TypeScript classes, interfaces and all between

Hello 👋

What is a better way of explaining classes & interfaces than showing them in action? One of the clever use of classes I saw is this connected to validating response from API.

Most of the current TypeScript or JavaScript application needs to somehow connect to API. How do you parse those JSON and use them in all your application? One of the patterns I use in my project is one using DTOs - it stands for data transfer objects. Why do I need such things as DTOs?

To have your application to operate on the same values and object through all the application, also to validate incoming data to an application.

DTOs in action

If you read 👆paragraph - congratulations 🎉. Let’s jump straight into the code so you don’t get bored:

  .get<{ user: IUserDTO }>("api/users/1")
  .then((res) => UserModel.create(res.data));

I’m using IUserDTO to tell axios what response I may get from API - in my case, it will be:

interface IUserDTO {
  name: string;
  password_hash: string;
  email?: string;
  is_super_user: boolean;

which translates roughly to JSON:

  "user": {
    "name": "John",
    "password_hash": "42",
    "email": "john@example.com",
    "is_super_user": true

In then you may see UserModel.create - this is an entry point to user model to our application.

Models usage

From right on I will use only UserModel in my redux store, selectors or in components. Like here:

// actions
interface getUserSuccess {
  user: IUserModel;

// state
type State = Readonly<{
  user: IUserModel | null;
  isFetching: boolean;

Types vs interfaces

At the bottom of the snippet is another way of declaring type - type. What is the difference between type or interface? They are used in for the same thing - telling TypeScript what kind of shape and types of values you expect. I personally use interface more often as they allow me to extends itself like:

interface Animal {
  name: string;

interface Dog extends Animal {
  isBarking: boolean;

const rex: Dog = { isBarking: true, name: "Rex" };

Yet there are casses where I use type - for example when I have react Props declaration:

type Props = ReturnType<typeof mapStateToProps> &
  typeof dispatchProps &

Go back to models

I have UserModel class here:

class UserModel implements IUserModel {
    public name: string,
    passwordHash: string,
    public isSuperUser: boolean,
    email?: string,
  ) {}

  static create(dto: IUserDTO): UserModel {
    return new UserModel(
interface IUserModel {
  name: string;
  passwordHash: string;
  email?: string;
  isSuperUser: boolean;

interface IUserDTO {
  name: string;
  password_hash: string;
  email?: string;
  is_super_user: boolean;

At the beginning, it may seem that there is a lot going on here but let’s start from the top. First I tell UserModel class to implement IUserModel. IUserModel is the interface. It means that all objects that have the same fields of the same type fulfill interface. In case above when UserModel implements IUserModel is has to have: name, password, isSuperUser & email. I make sure it has in constructor.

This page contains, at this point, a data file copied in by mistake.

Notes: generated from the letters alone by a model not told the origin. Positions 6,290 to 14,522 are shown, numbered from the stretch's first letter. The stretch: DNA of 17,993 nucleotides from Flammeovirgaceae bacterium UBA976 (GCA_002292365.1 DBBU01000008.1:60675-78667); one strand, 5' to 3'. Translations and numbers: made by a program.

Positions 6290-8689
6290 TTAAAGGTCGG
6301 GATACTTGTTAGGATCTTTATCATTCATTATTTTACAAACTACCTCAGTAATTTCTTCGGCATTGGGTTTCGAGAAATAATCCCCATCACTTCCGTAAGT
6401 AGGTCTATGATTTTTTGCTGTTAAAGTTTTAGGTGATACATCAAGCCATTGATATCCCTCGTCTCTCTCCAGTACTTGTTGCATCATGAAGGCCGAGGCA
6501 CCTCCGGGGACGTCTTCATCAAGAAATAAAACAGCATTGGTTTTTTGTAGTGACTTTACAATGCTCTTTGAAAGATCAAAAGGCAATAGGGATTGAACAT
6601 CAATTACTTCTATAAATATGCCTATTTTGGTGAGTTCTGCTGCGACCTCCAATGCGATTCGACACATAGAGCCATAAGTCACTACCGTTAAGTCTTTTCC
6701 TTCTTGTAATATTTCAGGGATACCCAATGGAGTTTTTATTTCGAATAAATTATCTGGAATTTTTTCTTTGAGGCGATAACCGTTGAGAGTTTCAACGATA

If I have an object:

const user: IUserModel = {
  name: "Evil user",
  password: "",
  isSuperUser: true,
  evil: true,

that has additional property (like evil) TypeScript will tell me that:

Type '{ name: string; passwordHash: string; isSuperUser: true; evil: boolean; }' is not assignable to type 'IUserModel'.
  Object literal may only specify known properties, and 'evil' does not exist in type 'IUserModel'.ts

The naming of the interfaces can be the same as the naming of classes that implements those interfaces. Yet I added I as a prefix to denote that I’m using an interface here.

Going back to the constructor. I have there something called public before each one of the arguments to constructor method. This is shorthand for:

class UserModel implements IUserModel {
    passwordHash: string,
    isSuperUser: boolean,
    email?: string,
  ) {
    this.name = name;
    this.passwordHash = passwordHash;
    this.isSuperUser = isSuperUser;
    this.email = email;

Then I can create new class using new keyword: new UserModel('Krzysztof', '134', true, 'kz@example.com').

The last missing piece is static create() method. Keyword static means that method is not bound to instance of the class. So you don’t need to write:

const user = new UserModel("Krzysztof", "134", true, "kz@example.com");

You can use it without instantiating class first - UserModel.create() which I’m using in my API call code. In the body of create I create a new class to work with.

Summary & TL;DR

I’m using classes with TypeScript interfaces to accomplish: validation of data coming & incoming from the application. Types are also great but for situations where I can glue together different types like interfaces & ReturnTypes.